Your book is coming along nicely. The stories are great. My favorite is the worthless kid whose lenient father welcomes him home for no reason. That one makes you think.
We love the introduction. Everyone adores babies. The shepherds are an excellent touch. Maybe you could do a little more with Gabriel. What’s he feeling?
We think this can be a big seller, but, as you know, the buyers of religious books are pretty conservative. We spotted a few details that could get in the way, so we made a few minor changes you probably won’t even notice.
The story about the rich fool who builds barns and dies is now about a poor fool who cleans barns and gets a better job. The widow and the unjust judge are a single woman and a charming lawyer. The good guy who helps the mugging victim on the road to Jericho is Norwegian rather than Samaritan.
We have a few questions. We don’t understand what’s happening on the mountaintop where Moses and Elijah show up. We can talk about it, but is it even necessary?
Could Zacchaeus be more reasonable when he’s repaying everyone he cheated? We think it would be more realistic if he paid back what he stole with interest rather than four times as much as he took.
The story of the rich man and Lazarus is one-sided. We need to make it clear that there is blame on both sides.
Would you consider changing Martha’s name to Karen? Just a thought.
Use this as a general guideline: Every instance of “Blessed are the poor” needs to be “Blessed is everyone.”
Try to be less in your face. “Whoever wants to be my disciple must deny themselves and take up their cross daily and follow me” could be, “Whoever wants to be my disciple needs to stop being so selfish and be nice.”
Again, we love, love, love what you have written, but there is a tone that concerns us. For instance, right after Satan leaves (Satan, by the way, could be a really interesting character) there’s a section that might raise questions. The crowd tries to throw Jesus off the cliff because he says he is there to “bring good news to the poor, proclaim release to the captives and let the oppressed go free.” The phrase “good news to the poor” suggests “bad news to the rich.” And “release to the captives” is also problematic. I know prison reform is one of your issues. Maybe you could recommend an end to cash bail, but opening all the prisons is over the top. When you say, “Let the oppressed go free” you are assuming that someone is the oppressor. No one wants to think of themselves as an oppressor.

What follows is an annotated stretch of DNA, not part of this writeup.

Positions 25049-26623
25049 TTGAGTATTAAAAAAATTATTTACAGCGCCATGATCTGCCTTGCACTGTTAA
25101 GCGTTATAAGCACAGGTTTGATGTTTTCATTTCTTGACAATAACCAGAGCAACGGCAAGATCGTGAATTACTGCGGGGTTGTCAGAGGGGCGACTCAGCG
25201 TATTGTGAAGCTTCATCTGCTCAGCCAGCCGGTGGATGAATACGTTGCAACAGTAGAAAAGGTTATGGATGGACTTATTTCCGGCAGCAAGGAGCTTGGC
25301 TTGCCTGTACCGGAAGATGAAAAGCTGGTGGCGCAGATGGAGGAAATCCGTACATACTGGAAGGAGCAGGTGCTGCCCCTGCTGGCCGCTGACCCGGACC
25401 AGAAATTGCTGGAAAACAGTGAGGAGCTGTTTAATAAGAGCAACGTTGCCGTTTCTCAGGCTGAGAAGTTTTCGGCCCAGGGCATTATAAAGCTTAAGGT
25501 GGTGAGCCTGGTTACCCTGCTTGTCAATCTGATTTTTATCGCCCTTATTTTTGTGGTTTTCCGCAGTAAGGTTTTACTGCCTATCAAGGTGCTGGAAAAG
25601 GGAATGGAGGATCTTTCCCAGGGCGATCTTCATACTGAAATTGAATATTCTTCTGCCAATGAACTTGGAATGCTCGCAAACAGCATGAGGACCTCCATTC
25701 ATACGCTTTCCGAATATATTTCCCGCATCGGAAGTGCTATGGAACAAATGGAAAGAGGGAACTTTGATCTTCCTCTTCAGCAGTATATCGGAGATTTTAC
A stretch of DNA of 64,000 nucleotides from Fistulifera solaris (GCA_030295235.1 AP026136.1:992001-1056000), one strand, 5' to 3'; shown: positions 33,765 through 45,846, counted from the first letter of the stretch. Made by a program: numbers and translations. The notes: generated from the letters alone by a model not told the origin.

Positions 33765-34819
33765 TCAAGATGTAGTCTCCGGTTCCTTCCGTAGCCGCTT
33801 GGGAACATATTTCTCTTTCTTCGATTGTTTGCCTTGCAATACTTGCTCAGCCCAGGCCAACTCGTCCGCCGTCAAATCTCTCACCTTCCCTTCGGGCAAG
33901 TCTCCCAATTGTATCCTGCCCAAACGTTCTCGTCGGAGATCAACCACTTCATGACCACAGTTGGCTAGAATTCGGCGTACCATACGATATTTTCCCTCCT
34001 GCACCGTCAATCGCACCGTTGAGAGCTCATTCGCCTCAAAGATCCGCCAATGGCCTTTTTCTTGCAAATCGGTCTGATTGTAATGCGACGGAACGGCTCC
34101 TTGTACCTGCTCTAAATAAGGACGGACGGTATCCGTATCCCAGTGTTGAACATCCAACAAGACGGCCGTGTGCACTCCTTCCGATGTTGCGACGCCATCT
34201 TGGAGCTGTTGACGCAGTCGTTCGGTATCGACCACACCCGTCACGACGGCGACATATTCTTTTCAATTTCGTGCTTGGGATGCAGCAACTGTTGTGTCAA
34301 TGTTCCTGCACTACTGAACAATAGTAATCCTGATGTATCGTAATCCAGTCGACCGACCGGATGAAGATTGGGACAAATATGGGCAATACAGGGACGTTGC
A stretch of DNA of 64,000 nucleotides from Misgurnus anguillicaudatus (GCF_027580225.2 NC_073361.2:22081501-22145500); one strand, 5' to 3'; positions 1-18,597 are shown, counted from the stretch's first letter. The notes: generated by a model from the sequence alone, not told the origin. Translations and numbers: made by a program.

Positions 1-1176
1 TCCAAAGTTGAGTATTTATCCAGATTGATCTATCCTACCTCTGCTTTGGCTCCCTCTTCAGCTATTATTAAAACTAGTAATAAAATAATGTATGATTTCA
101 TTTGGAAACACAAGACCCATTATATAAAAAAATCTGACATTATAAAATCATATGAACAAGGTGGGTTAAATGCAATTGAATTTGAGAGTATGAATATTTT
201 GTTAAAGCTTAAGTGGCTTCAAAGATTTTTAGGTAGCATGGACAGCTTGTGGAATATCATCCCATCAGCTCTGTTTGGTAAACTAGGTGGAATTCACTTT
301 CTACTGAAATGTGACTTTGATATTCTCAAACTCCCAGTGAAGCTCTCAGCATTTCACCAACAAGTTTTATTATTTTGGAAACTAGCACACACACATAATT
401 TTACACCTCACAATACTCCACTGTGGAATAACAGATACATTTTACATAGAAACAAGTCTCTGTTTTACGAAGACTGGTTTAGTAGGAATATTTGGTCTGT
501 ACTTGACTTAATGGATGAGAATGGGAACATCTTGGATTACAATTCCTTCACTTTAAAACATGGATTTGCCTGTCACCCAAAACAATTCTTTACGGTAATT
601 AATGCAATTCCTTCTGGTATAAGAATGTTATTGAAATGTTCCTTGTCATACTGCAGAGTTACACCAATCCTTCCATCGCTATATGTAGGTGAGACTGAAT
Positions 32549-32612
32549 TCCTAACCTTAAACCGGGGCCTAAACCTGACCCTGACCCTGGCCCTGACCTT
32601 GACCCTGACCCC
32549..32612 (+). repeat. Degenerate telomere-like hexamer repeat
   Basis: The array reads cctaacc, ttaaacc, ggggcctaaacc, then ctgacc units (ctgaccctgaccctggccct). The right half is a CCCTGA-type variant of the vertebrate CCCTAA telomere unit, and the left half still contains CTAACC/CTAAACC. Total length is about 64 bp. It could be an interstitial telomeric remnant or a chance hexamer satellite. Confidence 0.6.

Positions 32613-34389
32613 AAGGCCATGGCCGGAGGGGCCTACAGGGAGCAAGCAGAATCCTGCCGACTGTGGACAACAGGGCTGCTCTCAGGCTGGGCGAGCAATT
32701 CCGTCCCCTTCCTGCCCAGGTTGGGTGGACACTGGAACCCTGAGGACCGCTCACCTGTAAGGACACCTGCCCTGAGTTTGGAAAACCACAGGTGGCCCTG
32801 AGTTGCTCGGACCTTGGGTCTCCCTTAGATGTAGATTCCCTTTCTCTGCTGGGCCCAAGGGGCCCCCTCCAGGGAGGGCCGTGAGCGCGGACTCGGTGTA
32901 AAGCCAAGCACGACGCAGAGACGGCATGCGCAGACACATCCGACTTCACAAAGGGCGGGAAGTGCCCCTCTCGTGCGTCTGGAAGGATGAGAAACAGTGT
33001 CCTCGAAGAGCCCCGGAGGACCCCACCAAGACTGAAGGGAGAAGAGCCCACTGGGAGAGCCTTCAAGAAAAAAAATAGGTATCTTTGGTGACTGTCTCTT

“We would like to sell a few copies to the oppressors. We want your book to get as wide an audience as possible.”
What if the theme of the book was “good news and freedom to all people”? I know what you’re thinking —that not all people feel the same need for good news and not everyone is oppressed. That’s true, but we would like to sell a few copies to the oppressors. We want your book to get as wide an audience as possible.
For instance, let’s say a group of protestors are upset by the murder of someone whose family has been persecuted for generations by someone whose family has been privileged for generations. These demonstrators decide to march to the mayor’s house. They are surprised when a rich couple comes out of their mansion and points loaded guns at them, because rich people feel oppressed, too. Doesn’t everyone get to feel oppressed — even if those feelings are completely unwarranted? There are very fine people on both sides.
If we limit our attention to those who are truly oppressed, we are going to offend those with easy lives. The very word “oppressed” implies that the wealthy have profited from the subjugation of others. Readers might think you’re saying that the rich don’t deserve their comfortable lives.
People who have lots of money have more money to buy books. Let’s go a little out of our way to include these people who are not oppressed. Let’s proclaim good news to them, too. That could be your title — Good News: All Lives Matter.
Your thoughtful editor
Brett Younger is senior minister of Plymouth Church in Brooklyn, N.Y., and the author of the new book Funny When You Think about It: Serious Reflections on Faith.
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